230 UX designers and machine learning (ML) experts from across industries gathered at Spotify’s New York City Event space this October for an event that highlighted the intersection of cutting-edge tech and human-centered design. The gathering was conceived by Spotify Design as a way to connect with the broader UX and Tech community around best practices and inspiring stories in the field of Design for ML. The team also engaged with the SF-based meetup Machine Learning & User Experience Meetup (MLUX) as a community partner.
As central as machine learning has become in recent years—doing everything from helping you find music for your workout, to helping you discover your next favorite podcast—those lines of code analyzing reams of data aren’t infallible. In order to do what they’re intended to do, ML products need to be created with humans in mind, and it’s at that intersection that good design becomes indispensable.
“Answers are only helpful when you’re asking the right questions,” Mark Kizelshteyn said to a rapt audience at the Spotify Design event. Kizelshteyn is a designer on Spotify’s home experience and has seen firsthand the issues created by having a one-size-fits-all approach to human taste.
He uses the example of Spotify’s early recommendation-driven home experience, which simply suggested content based on the user’s listening history. The issue being - that approach only answered the “what” rather than taking a holistic view of listening habits. “The answers we were getting didn’t capture the nuances of the human experience,” he said. “We knew we needed to reshape the algorithms in a human-centered way.” So Kizelshteyn and his team started asking more questions: What does it mean to like something when listening? Why would someone listen to this, in this context? What does someone need to know before making the choice of what to listen to? Answering those questions is no easy task, but Kizelshteyn believes designers working on ML-driven products have a responsibility to put people in the middle of machine learning platforms.
Matt Cronin and Jennifer Lind, both members of Spotify’s Data Curation team, concurred. They took the stage together to talk about how keeping “humans-in-the-loop” is central to creating ML-driven platforms that are as useful as they are powerful. At times that can be easier said than done, Lind and Cronin have found that separating the signal from the noise can mean the difference between a platform turning users off and becoming indispensable. “You need to balance the quality and quantity of data when you’re training a model,” Lind said. “Humans-in-the-loop can help demystify those issues and focus on what’s relevant, creating a frictionless process."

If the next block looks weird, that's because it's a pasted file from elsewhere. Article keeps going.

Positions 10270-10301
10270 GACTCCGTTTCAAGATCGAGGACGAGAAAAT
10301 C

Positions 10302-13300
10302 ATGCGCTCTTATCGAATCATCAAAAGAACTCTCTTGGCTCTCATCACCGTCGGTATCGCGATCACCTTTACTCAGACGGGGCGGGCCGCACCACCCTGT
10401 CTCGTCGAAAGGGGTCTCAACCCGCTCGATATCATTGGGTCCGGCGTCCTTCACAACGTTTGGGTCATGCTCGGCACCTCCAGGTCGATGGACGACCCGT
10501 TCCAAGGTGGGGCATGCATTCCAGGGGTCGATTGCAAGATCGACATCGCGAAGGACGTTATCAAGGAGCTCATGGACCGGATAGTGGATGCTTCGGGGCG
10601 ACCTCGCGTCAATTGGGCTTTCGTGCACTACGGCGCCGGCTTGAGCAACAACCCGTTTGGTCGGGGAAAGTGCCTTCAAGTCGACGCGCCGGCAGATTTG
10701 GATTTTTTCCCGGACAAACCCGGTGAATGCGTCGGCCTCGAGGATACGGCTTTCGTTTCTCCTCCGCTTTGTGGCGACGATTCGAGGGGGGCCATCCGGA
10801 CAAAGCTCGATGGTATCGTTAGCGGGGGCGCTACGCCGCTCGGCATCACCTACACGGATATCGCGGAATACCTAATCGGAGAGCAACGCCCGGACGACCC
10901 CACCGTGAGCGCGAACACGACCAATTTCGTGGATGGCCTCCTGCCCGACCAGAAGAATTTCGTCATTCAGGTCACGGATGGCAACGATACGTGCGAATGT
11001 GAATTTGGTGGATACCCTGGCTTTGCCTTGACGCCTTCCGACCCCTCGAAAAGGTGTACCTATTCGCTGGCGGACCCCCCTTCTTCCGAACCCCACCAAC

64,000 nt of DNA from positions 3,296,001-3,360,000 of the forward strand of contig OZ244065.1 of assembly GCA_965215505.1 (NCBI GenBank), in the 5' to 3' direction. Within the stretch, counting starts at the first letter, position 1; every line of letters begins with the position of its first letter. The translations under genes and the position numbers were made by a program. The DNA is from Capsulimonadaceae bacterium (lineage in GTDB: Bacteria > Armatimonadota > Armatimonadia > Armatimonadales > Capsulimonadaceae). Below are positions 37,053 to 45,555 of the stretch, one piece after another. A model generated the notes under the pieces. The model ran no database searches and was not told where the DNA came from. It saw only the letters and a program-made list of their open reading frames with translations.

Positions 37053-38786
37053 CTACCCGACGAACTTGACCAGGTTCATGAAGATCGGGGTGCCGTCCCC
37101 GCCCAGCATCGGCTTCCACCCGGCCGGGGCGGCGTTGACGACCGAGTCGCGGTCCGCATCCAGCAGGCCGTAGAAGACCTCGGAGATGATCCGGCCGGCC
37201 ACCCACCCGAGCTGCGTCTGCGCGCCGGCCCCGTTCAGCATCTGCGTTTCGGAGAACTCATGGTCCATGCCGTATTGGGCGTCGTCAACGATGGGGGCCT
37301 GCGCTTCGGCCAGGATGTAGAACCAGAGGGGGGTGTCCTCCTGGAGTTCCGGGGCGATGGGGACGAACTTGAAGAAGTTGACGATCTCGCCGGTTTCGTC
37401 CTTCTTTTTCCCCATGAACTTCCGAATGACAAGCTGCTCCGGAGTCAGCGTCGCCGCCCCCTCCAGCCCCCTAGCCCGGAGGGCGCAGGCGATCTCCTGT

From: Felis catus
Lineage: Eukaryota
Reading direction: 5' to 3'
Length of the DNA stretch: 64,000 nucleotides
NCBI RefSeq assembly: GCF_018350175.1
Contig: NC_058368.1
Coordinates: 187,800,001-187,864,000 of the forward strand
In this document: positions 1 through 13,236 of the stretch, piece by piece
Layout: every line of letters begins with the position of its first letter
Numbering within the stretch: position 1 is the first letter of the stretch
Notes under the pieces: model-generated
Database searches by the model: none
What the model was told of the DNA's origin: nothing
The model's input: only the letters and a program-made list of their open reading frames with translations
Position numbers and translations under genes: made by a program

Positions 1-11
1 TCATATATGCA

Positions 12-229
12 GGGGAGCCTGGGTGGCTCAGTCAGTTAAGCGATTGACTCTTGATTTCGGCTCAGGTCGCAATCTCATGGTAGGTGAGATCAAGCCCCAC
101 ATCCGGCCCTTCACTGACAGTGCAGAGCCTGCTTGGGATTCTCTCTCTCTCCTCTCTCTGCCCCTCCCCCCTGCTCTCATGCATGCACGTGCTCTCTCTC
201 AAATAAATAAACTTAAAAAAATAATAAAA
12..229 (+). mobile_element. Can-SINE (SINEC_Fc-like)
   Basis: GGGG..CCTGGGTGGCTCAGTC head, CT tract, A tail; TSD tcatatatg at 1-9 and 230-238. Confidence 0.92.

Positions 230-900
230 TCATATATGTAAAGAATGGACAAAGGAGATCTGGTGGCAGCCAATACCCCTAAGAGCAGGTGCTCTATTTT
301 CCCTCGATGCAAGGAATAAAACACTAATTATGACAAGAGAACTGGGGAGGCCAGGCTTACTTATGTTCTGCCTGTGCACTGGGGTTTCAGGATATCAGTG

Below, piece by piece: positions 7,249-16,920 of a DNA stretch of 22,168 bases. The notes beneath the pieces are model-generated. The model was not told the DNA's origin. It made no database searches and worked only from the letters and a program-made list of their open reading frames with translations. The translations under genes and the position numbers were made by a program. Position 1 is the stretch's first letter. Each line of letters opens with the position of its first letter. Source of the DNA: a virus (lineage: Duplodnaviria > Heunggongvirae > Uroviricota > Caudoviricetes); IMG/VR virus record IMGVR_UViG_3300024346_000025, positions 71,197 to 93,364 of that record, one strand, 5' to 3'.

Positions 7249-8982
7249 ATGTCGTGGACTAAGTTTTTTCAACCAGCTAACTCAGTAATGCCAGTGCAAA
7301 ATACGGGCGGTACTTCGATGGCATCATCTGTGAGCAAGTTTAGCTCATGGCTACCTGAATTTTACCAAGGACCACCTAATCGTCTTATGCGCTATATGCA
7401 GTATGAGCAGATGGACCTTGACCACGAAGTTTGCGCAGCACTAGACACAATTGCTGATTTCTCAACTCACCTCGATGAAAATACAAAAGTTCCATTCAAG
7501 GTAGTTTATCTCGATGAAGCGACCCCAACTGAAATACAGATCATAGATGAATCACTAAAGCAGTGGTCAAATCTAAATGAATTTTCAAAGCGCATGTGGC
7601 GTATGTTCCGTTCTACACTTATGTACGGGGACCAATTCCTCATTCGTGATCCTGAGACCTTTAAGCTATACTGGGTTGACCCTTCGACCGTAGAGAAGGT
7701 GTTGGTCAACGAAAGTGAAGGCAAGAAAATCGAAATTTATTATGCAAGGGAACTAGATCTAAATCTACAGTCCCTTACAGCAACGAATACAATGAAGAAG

Not all problems are meant to be solved by machine learning though. Di Dang, an Emerging Tech Design Advocate at Google, encouraged the audience to first identify if machine learning adds unique value to your product. “‘Can we use AI/ML to ___?’ is the wrong question,” Dang told the audience. “We need to ask first what is a valuable problem to solve for our users, before we validate whether machine learning can solve that problem in a unique way that couldn’t be solved through other means.”
Dang has a deep background in UX design and co-created Google’s People + AI Guidebook, a valuable resource for anyone looking to understand how to make machine learning design decisions. She highlighted several of the Guidebook’s overarching themes throughout her presentation, including the role design plays in calibrating user trust. Because ML-driven products are based on statistics and probability, product creators need to make design decisions to help users understand the system’s predictions. “If [people] don’t understand what or why they’re seeing something, they may not trust it and end up abandoning a product altogether,” Dang said. “If there’s too much trust, they might assume an AI is magical and knows better than they do.” To strive for the sweet spot of calibrated trust, users should know what the system can do well, but also know when they will need to use their own intelligence to override the ML.